Two days later, on August 1st, Mr. Jefferson told the cooperating witness that he had delivered what he called "the African art" to the Nigerian official. However, on or before August 3rd, Mr. Jefferson secreted in his freezer at his Washington, D.C., residence $90,000 of the $100,000 in cash that the cooperating witness had given to him. The $90,000 was separated into $10,000 increments, wrapped in aluminum foil, and concealed inside various frozen food containers.

The grand jury also charged Mr. Jefferson with directing the proceeds of his schemes to companies controlled by him and members of his family. For instance, the indictment alleges that beginning in 2001, Mr. Jefferson solicited bribes from iGate, a Kentucky telecommunications company. iGate paid those bribes to Mr. Jefferson so that he would use his position as a member of Congress to push iGate's business interest in Nigeria and Ghana.

According to the indictment, those bribe payments from iGate, almost $400,000 between 2001 and 2004, were directed by Mr. Jefferson to the ANJ -- Alpha, November, Juliet -- ANJ Group. ANJ was a company controlled by Mr. Jefferson and other members of his family and designed simply as a nominee company to receive things of value sought by Mr. Jefferson.

The indictment also details 11 separate bribe and mail and wire fraud schemes that formed the core of the RICO charge. Those schemes included efforts to secure telecommunications deals in Nigeria and Ghana; oil concessions in Equatorial Guinea; satellite transmission contracts in Botswana, Equatorial Guinea and the Republic of Congo; offshore oil rights in Sao Tome and Principe; the promotion and sale of waste recycling systems in Nigeria and Equatorial Guinea; and the development of a sugar plant and other projects in Nigeria.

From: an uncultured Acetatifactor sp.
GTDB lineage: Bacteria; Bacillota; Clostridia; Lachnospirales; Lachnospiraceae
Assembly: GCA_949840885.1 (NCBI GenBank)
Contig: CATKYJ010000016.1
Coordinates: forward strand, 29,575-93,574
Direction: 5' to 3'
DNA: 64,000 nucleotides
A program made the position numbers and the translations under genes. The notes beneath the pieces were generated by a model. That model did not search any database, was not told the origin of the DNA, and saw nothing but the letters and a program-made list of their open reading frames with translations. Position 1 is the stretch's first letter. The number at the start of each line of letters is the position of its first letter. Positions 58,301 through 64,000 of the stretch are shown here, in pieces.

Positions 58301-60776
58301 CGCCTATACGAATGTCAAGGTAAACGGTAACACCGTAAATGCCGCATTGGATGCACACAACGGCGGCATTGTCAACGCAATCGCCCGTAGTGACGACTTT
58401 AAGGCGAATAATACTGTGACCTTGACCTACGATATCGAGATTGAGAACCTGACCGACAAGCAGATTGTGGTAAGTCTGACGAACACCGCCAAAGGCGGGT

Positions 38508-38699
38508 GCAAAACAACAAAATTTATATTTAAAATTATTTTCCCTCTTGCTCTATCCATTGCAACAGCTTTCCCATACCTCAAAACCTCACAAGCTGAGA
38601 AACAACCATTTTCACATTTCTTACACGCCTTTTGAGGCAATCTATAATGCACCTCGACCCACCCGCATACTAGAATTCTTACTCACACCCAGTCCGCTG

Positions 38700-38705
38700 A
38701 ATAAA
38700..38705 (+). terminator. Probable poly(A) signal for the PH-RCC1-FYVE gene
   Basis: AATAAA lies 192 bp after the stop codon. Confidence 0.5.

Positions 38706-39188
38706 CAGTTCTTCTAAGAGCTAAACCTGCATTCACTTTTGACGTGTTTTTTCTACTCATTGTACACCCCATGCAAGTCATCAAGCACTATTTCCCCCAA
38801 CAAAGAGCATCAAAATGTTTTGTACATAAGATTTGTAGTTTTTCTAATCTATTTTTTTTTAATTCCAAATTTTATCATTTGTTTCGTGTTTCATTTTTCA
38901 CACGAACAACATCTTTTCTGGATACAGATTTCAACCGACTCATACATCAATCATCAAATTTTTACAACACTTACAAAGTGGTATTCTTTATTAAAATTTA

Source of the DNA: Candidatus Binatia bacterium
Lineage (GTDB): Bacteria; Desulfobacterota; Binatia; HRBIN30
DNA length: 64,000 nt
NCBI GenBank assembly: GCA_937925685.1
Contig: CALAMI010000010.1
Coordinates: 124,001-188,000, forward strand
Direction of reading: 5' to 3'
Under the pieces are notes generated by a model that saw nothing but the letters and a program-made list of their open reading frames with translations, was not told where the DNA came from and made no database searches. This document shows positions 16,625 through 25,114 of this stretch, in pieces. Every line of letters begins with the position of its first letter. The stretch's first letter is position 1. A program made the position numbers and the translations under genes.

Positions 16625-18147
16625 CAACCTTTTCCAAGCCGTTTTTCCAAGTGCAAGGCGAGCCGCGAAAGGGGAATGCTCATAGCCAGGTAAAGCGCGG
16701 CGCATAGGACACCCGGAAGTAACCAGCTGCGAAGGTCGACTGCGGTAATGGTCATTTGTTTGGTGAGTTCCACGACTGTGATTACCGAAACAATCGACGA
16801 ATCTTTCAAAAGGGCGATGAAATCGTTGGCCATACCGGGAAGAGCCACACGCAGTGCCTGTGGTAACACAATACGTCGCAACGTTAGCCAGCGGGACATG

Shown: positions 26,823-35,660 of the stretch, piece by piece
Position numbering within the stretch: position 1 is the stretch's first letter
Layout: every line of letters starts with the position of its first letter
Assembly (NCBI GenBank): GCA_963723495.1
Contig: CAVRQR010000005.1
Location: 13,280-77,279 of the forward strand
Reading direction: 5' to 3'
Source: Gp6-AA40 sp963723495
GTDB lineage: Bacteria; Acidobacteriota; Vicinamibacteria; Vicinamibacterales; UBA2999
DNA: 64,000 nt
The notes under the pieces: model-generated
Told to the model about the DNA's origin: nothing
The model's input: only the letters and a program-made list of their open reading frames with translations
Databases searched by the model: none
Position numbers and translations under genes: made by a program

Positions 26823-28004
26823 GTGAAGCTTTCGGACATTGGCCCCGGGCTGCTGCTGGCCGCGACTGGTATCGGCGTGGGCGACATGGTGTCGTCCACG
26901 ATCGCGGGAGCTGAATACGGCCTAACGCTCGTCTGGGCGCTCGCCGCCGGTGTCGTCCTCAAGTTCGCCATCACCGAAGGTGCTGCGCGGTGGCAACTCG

These are serious allegations prudently brought after a thorough and thoroughly professional investigation conducted by special agents and analysts from the FBI and from the Financial Crimes Enforcement Network, FinCEN, and by career prosecutors from the U.S. Attorney's Office in the eastern district of Virginia and at the Criminal Division here at the Department of Justice.

The schemes charged are complex. The alleged criminal behavior is spread over time and distance. But the essence of the charges in this case are really rather simple. Mr. Jefferson corruptly traded on his good office and on the Congress where he served as a member of the United States House of Representatives to enrich himself and his family through a pervasive pattern of fraud, bribery and corruption that spanned many years and two continents.

I am pleased to introduce Ken Kaiser, the FBI assistant director in charge of its Criminal Investigative Division.

KEN KAISER, FBI ASST. DIRECTOR Good afternoon. My name is Ken Kaiser. I'm the assistant director of the FBI's Criminal Investigative Division.

Since 9/11, the FBI has had to prioritize its resources. For the criminal program, public corruption is our top national investigative priority. We did this because public corruption is different from other crimes.

It strikes at the heart of good government. It undermines the confidence of people in their government. And it's a cancer. When left alone, spreads quickly. We have -- we currently have over 2,000 public corruption cases pending across the United States.